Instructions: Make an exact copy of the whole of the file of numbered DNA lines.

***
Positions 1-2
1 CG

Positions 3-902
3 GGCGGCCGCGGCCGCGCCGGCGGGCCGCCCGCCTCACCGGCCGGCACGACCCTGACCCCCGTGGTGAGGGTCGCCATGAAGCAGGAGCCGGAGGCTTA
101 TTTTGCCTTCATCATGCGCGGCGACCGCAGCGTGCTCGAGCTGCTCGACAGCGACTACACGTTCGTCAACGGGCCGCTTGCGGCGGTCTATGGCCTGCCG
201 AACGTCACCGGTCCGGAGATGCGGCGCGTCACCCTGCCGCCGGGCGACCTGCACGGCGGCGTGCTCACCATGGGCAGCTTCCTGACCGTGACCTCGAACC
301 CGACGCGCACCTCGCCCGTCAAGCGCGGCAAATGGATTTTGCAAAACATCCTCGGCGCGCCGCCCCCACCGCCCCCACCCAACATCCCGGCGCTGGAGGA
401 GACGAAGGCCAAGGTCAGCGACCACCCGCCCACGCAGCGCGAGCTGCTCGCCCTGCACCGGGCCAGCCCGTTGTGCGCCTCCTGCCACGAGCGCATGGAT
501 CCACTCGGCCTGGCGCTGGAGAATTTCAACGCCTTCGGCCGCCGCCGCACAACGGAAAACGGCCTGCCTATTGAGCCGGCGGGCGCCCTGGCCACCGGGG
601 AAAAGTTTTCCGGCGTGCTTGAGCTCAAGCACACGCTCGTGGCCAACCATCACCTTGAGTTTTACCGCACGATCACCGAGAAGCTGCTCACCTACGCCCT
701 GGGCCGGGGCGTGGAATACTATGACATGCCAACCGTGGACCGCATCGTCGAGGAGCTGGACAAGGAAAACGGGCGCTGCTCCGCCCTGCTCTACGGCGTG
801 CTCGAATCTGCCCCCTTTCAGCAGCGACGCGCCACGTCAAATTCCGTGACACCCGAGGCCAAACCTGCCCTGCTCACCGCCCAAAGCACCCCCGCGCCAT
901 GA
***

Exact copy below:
Positions 1-2
1 CG

Positions 3-902
3 GGCGGCCGCGGCCGCGCCGGCGGGCCGCCCGCCTCACCGGCCGGCACGACCCTGACCCCCGTGGTGAGGGTCGCCATGAAGCAGGAGCCGGAGGCTTA
101 TTTTGCCTTCATCATGCGCGGCGACCGCAGCGTGCTCGAGCTGCTCGACAGCGACTACACGTTCGTCAACGGGCCGCTTGCGGCGGTCTATGGCCTGCCG
201 AACGTCACCGGTCCGGAGATGCGGCGCGTCACCCTGCCGCCGGGCGACCTGCACGGCGGCGTGCTCACCATGGGCAGCTTCCTGACCGTGACCTCGAACC
301 CGACGCGCACCTCGCCCGTCAAGCGCGGCAAATGGATTTTGCAAAACATCCTCGGCGCGCCGCCCCCACCGCCCCCACCCAACATCCCGGCGCTGGAGGA
401 GACGAAGGCCAAGGTCAGCGACCACCCGCCCACGCAGCGCGAGCTGCTCGCCCTGCACCGGGCCAGCCCGTTGTGCGCCTCCTGCCACGAGCGCATGGAT
501 CCACTCGGCCTGGCGCTGGAGAATTTCAACGCCTTCGGCCGCCGCCGCACAACGGAAAACGGCCTGCCTATTGAGCCGGCGGGCGCCCTGGCCACCGGGG
601 AAAAGTTTTCCGGCGTGCTTGAGCTCAAGCACACGCTCGTGGCCAACCATCACCTTGAGTTTTACCGCACGATCACCGAGAAGCTGCTCACCTACGCCCT
701 GGGCCGGGGCGTGGAATACTATGACATGCCAACCGTGGACCGCATCGTCGAGGAGCTGGACAAGGAAAACGGGCGCTGCTCCGCCCTGCTCTACGGCGTG
801 CTCGAATCTGCCCCCTTTCAGCAGCGACGCGCCACGTCAAATTCCGTGACACCCGAGGCCAAACCTGCCCTGCTCACCGCCCAAAGCACCCCCGCGCCAT
901 GA